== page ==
Granby to adjust financing for easement on former Shorefox property
Granby is revising an ambitious agreement with the Colorado Headwaters Land Trust for a piece of land that should be able to find the financing to build a trail system.
The town owns a portion of the former Shorefox property near US Highway 40 and US Highway 34 that trustees hope to turn into a public trails system. The plan is to put 739 acres, plus parts of the Colorado River that the town owns, into a conservation easement.
In early 2020, Granby entered into an agreement with the Colorado Headwaters Land Trust promising to donate a portion of the land and pay just over $60,000 in legal expenses in exchange for nearly $3 million, roughly 70% of the land value. The money would go toward creating trails and other amenities, and the contract was to be finalized by December 2021.
Then the COVID-19 pandemic hit and dried up the sources of funding that Jeremy Krones, the land trust’s executive director, had planned to apply for. The only grant that has been awarded to the project so far is $750,000 from the Grand County Open Lands, River and Trails Fund.
On Tuesday, Krones explained to the board that because of these shortfalls, he was requesting that the financial agreement be reworked and the contract extended. Instead of a 70% commitment equal to nearly $3 million, CHLT would contribute 35% of the value or just under $1.5 million. This would increase the town’s contribution in the form of land donation.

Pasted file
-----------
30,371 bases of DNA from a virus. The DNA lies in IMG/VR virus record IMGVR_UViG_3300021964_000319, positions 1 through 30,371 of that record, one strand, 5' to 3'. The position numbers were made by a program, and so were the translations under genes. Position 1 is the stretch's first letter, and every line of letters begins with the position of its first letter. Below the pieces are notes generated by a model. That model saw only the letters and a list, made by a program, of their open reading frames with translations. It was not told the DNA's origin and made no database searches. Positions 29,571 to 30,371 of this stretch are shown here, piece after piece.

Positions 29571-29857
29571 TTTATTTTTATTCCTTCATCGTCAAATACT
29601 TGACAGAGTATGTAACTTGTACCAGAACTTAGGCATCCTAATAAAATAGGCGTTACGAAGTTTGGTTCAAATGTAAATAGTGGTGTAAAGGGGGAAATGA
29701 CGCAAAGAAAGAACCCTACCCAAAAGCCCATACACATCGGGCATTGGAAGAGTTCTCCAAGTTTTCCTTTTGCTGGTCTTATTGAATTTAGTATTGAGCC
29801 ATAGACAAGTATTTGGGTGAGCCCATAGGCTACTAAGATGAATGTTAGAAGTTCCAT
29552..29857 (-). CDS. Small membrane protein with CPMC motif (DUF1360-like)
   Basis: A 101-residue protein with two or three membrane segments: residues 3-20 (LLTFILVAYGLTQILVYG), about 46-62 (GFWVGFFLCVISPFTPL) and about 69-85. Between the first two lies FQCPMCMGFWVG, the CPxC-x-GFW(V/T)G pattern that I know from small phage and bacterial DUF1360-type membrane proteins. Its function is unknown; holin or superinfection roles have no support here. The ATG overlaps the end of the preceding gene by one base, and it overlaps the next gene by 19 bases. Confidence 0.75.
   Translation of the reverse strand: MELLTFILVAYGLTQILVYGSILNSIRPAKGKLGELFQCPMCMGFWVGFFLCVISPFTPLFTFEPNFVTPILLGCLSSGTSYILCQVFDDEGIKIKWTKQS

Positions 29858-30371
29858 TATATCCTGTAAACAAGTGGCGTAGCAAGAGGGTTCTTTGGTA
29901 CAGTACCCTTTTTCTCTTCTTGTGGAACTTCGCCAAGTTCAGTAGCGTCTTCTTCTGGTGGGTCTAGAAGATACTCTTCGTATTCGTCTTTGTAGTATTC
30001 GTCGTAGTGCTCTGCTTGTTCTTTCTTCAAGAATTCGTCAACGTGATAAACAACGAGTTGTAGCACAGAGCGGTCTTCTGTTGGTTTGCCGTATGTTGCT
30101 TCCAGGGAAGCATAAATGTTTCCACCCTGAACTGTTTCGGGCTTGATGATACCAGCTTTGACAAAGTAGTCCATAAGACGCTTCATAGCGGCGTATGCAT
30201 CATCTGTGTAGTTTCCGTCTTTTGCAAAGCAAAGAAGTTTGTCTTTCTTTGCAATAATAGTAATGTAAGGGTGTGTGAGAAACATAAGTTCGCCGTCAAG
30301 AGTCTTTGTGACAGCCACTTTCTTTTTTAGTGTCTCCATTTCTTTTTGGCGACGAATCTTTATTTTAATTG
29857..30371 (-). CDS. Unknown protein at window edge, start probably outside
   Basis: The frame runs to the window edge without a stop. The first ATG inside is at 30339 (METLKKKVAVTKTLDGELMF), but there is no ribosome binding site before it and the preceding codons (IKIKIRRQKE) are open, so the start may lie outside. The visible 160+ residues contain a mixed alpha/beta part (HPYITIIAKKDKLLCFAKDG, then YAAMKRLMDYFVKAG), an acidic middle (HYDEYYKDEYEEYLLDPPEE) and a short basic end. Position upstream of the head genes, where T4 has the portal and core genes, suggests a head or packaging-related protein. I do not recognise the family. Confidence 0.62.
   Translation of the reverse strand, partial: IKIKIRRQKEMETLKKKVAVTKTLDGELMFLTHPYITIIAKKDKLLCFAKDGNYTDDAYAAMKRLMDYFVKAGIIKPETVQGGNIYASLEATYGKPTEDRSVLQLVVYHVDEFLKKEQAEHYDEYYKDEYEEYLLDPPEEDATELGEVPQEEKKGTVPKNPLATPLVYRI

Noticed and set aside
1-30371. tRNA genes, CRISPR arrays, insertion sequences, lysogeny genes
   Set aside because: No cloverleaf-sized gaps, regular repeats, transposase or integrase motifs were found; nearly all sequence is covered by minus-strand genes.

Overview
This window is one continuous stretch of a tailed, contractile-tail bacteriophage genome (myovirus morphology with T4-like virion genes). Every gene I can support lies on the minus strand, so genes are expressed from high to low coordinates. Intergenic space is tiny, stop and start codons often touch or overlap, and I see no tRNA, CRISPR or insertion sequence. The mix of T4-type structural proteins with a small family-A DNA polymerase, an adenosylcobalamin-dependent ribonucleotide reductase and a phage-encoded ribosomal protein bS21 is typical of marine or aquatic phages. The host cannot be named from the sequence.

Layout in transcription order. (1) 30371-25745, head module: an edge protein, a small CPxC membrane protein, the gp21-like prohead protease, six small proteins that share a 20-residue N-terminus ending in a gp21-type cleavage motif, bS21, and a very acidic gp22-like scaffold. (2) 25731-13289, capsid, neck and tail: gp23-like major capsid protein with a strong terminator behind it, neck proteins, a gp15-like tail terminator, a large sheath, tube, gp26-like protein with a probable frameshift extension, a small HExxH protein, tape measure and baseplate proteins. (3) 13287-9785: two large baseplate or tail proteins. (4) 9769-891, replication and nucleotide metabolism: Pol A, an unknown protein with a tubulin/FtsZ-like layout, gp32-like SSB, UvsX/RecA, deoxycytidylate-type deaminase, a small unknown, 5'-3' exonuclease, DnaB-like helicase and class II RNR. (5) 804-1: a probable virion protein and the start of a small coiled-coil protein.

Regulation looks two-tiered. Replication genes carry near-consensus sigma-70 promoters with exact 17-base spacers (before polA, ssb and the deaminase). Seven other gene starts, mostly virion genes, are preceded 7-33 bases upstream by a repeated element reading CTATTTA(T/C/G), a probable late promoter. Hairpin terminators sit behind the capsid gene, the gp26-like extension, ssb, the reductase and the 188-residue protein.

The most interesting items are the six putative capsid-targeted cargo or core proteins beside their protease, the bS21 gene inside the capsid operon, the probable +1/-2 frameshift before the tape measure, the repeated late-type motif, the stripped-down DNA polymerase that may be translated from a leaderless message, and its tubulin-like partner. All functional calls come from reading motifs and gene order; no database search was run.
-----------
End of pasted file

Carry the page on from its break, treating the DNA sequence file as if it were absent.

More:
Krones outlined the funding he was still pursuing with the project, including a Colorado Parks and Wildlife program that could bring $400,000 with some strings attached. Because the land is a major wildlife corridor, there are areas that would be restricted from the public and a winter closure.
Krones was optimistic about the town’s chances to get this grant along with other funding sources from corporate sponsors, the Gates Family Foundation and more. The land trust’s goal would be nearly $1.5 million, including the $750,000 already raised.
The land is part of a $4.5 million purchase Granby made in 2016. That purchase included roughly 1,500 acres of land, of which 400 acres were later sold to Sun Communities for $6.2 million.
With the deal, the town made about $1.7 million and kept 1,100 acres. The conservation easement with Colorado Headwaters Land Trust would be on 739 acres of that remaining land.
After some discussions, trustees said they were agreeable to both the funding change and the contract extension. Town staff said they would come back to the board with the revisions.
In other business:
• Trustees held a public hearing on possibly rezoning the property at 643 E. Jasper Court from Multiple-Family Residential Medium Density District, known as R-2, to Highway General Business. The applicant said the property has always been used commercially, so it didn’t make sense to have the mixed-use zoning.
Changing the zoning would leave the property with R-2 neighbors on either side. However, this wouldn’t be spot zoning because the property directly across the street is zoned as highway general business.
Adjusting the zoning would open up the property to more commercial uses that not all neighbors were excited about.
Seeing both sides, the trustees said they were torn over the decision. The board closed the public hearing, meaning they won’t hear any more evidence, but decided to mull over the zoning changing until the next board meeting.
• After hearing about Fraser and Winter Park’s plan to potentially form a regional housing authority, trustees gave town staff direction to continue discussions with those towns. Nothing is set in stone yet, but board members said they’d like to keep the dialogue open for potentially joining this housing authority.
• The board appointed Lauren Huber, executive director of Destination Granby, to the town’s parks committee.
• Trustees approved the memorandum of understanding for the Grand County Drought Preparedness Plan.
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